What to make of some recent fiscal stimulus jawboning in the US and Germany.
To stimulate growth or not? That was the question occupying politicians on both sides of the Atlantic last week. On our shores, with recession fears swirling, President Trump said he was mulling a payroll tax cut and other forms of fiscal stimulus. Meanwhile, on the heels of Q2’s small GDP contraction, German Finance Minister Olaf Scholz jawboned about a potential €50 billion package aimed at jolting the economy. But investors’ hopes soon fizzled. First Trump U-turned, saying cuts were off the table. Then Germany’s central bank threw cold water on the idea that stimulus was necessary, making any potential stimulus package unlikely to clear the necessary bureaucratic hurdles. While many decry this reversal, we think this outcome is probably just fine for stocks. Fiscal stimulus can help in a pinch, but we don’t see much evidence the conditions are right today.
Fiscal stimulus refers to the government giving demand a jump-start, usually through some combination of tax holidays, tax rebates and spending on infrastructure and construction projects. Past stimulus efforts have taken various forms. In 2001’s recession, stimulus accompanied the Bush tax cuts in the form of one-time tax rebates sent to most taxpayers. In the 2008 – 2009 recession, Congress again passed out stimulus rebate checks for most workers and Social Security recipients. President Obama shepherded further rounds of stimulus, including a temporary two percentage point payroll tax cut and hundreds of billions of dollars in public works projects.
In our view, fiscal stimulus is most useful in a recession, when consumers and businesses are most risk-averse. We don’t think stimulus is necessary to end a recession, but it does inject the economy with quick money, which can get things moving faster than they otherwise would have. Governments may not spend in the ideal form, although “ideal” is always a matter of opinion. However, the initial spend doesn’t really matter—what matters is money changing hands, getting spent and re-spent. That lifts the velocity of money, which can spark economic activity and help growth resume.
But during expansionary times, fiscal stimulus isn’t necessarily the most useful even if growth starts to slow. When construction projects are already happening on their own, governments getting into the mix usually just ends up redirecting rather than creating investment. Often it runs the risk of crowding out private activity that might have had more of a positive effect on overall growth. In our view, stimulus-oriented spending under these circumstances at best amounts to government picking winners and losers. As for temporary tax cuts, they are nice, but unnecessary when the economy is chugging along. Moreover, they don’t have a preset economic impact. Consumers could spend their windfall, or they could save it. The economy is a complicated beast and impossible to manipulate by pulling levers.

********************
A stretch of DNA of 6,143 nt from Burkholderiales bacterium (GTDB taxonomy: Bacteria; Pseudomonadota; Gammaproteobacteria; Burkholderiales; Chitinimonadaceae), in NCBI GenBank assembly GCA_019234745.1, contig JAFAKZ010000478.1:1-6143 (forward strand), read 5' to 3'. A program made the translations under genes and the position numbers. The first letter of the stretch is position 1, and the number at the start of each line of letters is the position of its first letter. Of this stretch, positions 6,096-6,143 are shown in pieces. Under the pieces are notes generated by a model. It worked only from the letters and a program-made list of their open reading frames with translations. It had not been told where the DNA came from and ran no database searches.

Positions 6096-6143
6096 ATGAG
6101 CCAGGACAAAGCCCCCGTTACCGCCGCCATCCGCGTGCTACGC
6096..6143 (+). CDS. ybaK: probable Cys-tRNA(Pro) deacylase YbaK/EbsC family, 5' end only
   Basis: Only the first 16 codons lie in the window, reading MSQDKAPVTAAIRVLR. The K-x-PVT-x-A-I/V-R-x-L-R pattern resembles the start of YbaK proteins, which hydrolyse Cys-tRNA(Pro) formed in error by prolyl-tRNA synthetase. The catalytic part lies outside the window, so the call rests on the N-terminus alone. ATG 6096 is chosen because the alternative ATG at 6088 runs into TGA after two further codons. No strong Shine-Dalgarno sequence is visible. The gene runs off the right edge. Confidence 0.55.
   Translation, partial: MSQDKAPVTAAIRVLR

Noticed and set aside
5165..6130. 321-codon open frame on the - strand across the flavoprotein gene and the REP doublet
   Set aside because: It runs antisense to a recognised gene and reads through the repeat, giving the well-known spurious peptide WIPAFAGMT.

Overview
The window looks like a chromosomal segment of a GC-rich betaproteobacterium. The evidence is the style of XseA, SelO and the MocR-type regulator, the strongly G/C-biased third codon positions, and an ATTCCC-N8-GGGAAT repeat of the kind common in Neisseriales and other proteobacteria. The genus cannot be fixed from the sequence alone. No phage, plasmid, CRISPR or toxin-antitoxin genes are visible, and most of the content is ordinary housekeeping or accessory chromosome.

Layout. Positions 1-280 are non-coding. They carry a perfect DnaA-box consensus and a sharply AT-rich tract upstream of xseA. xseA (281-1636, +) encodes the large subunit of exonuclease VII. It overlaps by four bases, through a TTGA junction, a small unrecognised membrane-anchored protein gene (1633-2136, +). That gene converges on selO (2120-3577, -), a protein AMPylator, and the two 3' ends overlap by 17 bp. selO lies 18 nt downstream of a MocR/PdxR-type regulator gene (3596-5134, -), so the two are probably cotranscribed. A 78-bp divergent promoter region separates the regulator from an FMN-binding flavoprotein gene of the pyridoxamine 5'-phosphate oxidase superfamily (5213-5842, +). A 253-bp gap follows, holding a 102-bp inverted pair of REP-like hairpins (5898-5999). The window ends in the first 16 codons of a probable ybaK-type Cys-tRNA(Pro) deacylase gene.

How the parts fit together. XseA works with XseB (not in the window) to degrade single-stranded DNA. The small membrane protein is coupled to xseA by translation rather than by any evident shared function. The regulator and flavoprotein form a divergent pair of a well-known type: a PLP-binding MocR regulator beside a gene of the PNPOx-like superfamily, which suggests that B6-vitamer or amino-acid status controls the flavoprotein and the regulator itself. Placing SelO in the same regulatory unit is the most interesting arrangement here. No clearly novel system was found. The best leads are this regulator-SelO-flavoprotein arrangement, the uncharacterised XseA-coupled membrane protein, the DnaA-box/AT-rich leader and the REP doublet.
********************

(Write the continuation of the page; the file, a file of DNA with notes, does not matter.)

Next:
On paper, Germany is a better candidate for stimulus than the US, but even there it probably isn’t necessary or likely to help much. GDP wiggles regularly happen during a broader expansion. You only have to look back a few quarters to see this. German GDP contracted in Q3 2018 and then expanded in Q4 2018 and Q1 2019. Exports’ -1.3% q/q decline bear most of the blame for Q2’s contraction.[i] Stimulus aimed at domestic demand—like the mooted €50 billion spending plan or a newer plan to incrementally cut corporate taxes—wouldn’t really address this. At best it might help address the tiny pullback in business investment, but that stemmed mostly from construction, a sliver of Germany’s economy.
Meanwhile, US GDP hasn’t even contracted. Nor is there much evidence domestic demand is flagging. The latest snapshot from the Atlanta Fed’s GDP Now—which aims to give a real-time assessment of quarterly growth based on incoming monthly data—estimates 2.3% annualized growth in Q3, a slight acceleration from Q2’s 2.0%. Tax cuts would target consumers, who aren’t holding back. Consumer spending grew 4.7% annualized in Q2—and jumped again in July.[ii] A slight bump from a payroll tax cut might be nice, but taxes don’t seem to be holding back spending. Indexing capital gains for inflation, another mooted measure, could ease the tax burden for those needing to sell appreciated assets. But it isn’t likely to produce massive windfalls. The Tax Foundation estimates it would boost US GDP by all of 0.11percentage point cumulatively over 10 years, assuming models hold—a tall order. Granted, consumer spending isn’t the economic swing factor—that honor goes to business investment. That did fall a bit in Q2. But looking under the hood should ease some concerns. Investments in structures, which fell at a -9.4% annualized rate, drove the decline.[iii] This category, which includes oil wells, has gyrated throughout this expansion, occasionally plunging as oil prices fell. Other categories of business investment—namely equipment and intellectual property products (which includes research & development), remained positive.If either country decides to adopt stimulus anyway, it wouldn’t be the worst thing in the world. Again, winners and losers. But we wouldn’t recommend getting excited if it does happen—and if it doesn’t, that is no great loss, in our view.
[i] Source: German Federal Statistics Office, as of 8/28/2019. Quarter-over-quarter percentage change in real exports, seasonally adjusted, Q2 2019.
[ii] Source: FactSet, as of 8/29/2019. Annualized percent change in real personal consumption expenditures, seasonally adjusted, Q2 2019.
[iii] Source: Bureau of Economic Analysis, as of 8/29/2019. Annualized percentage change in real non-residential fixed investment, seasonally adjusted, Q2 2019.
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*The content contained in this article represents only the opinions and viewpoints of the Fisher Investments editorial staff.